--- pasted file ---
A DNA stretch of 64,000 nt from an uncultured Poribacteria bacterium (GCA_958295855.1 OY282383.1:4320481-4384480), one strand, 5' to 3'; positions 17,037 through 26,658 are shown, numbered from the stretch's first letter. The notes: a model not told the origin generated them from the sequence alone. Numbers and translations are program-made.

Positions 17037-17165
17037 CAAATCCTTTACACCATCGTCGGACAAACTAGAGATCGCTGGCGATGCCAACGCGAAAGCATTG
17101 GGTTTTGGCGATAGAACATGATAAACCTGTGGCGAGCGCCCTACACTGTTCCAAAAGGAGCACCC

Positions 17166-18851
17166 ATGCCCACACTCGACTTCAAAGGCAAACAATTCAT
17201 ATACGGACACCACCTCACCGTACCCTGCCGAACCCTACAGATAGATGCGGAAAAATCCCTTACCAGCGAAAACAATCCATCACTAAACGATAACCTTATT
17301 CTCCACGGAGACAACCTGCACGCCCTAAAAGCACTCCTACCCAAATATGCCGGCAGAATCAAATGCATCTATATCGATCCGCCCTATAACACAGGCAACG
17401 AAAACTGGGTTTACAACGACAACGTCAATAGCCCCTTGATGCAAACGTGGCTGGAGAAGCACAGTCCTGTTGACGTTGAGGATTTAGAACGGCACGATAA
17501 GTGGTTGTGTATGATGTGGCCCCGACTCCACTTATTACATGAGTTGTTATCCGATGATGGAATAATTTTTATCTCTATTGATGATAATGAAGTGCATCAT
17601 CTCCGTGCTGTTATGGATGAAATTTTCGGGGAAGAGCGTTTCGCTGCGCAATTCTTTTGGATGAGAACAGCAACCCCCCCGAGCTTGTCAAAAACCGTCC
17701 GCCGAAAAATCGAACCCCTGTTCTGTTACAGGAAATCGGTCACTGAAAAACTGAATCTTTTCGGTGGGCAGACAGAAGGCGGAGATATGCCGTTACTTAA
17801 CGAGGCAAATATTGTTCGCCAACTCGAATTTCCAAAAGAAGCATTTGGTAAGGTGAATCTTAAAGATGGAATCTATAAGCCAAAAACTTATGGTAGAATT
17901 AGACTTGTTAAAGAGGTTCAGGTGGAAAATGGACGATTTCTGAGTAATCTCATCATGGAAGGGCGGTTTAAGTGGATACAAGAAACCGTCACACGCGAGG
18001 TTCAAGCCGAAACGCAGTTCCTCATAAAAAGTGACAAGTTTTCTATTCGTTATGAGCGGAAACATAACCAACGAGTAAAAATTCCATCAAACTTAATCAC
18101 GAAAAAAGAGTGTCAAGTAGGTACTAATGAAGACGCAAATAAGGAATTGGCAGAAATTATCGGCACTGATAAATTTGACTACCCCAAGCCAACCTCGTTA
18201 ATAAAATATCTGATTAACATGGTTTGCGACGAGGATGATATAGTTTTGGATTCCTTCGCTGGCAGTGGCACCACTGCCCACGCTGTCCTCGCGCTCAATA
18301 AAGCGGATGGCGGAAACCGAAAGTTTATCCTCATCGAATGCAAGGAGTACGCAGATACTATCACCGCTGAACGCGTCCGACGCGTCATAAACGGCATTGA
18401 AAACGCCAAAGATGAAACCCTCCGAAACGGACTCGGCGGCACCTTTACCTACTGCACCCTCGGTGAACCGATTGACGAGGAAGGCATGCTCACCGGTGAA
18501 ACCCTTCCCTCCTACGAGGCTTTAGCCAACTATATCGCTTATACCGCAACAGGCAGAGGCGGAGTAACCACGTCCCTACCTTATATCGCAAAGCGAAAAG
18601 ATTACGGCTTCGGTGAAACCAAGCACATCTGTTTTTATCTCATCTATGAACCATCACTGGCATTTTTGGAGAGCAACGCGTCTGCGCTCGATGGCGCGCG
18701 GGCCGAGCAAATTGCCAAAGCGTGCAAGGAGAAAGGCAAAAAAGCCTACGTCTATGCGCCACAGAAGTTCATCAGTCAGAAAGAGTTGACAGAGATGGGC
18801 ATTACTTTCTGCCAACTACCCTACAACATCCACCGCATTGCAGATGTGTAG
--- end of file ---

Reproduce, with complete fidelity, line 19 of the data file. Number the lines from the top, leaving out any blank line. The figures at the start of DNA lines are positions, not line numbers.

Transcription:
18401 AAACGCCAAAGATGAAACCCTCCGAAACGGACTCGGCGGCACCTTTACCTACTGCACCCTCGGTGAACCGATTGACGAGGAAGGCATGCTCACCGGTGAA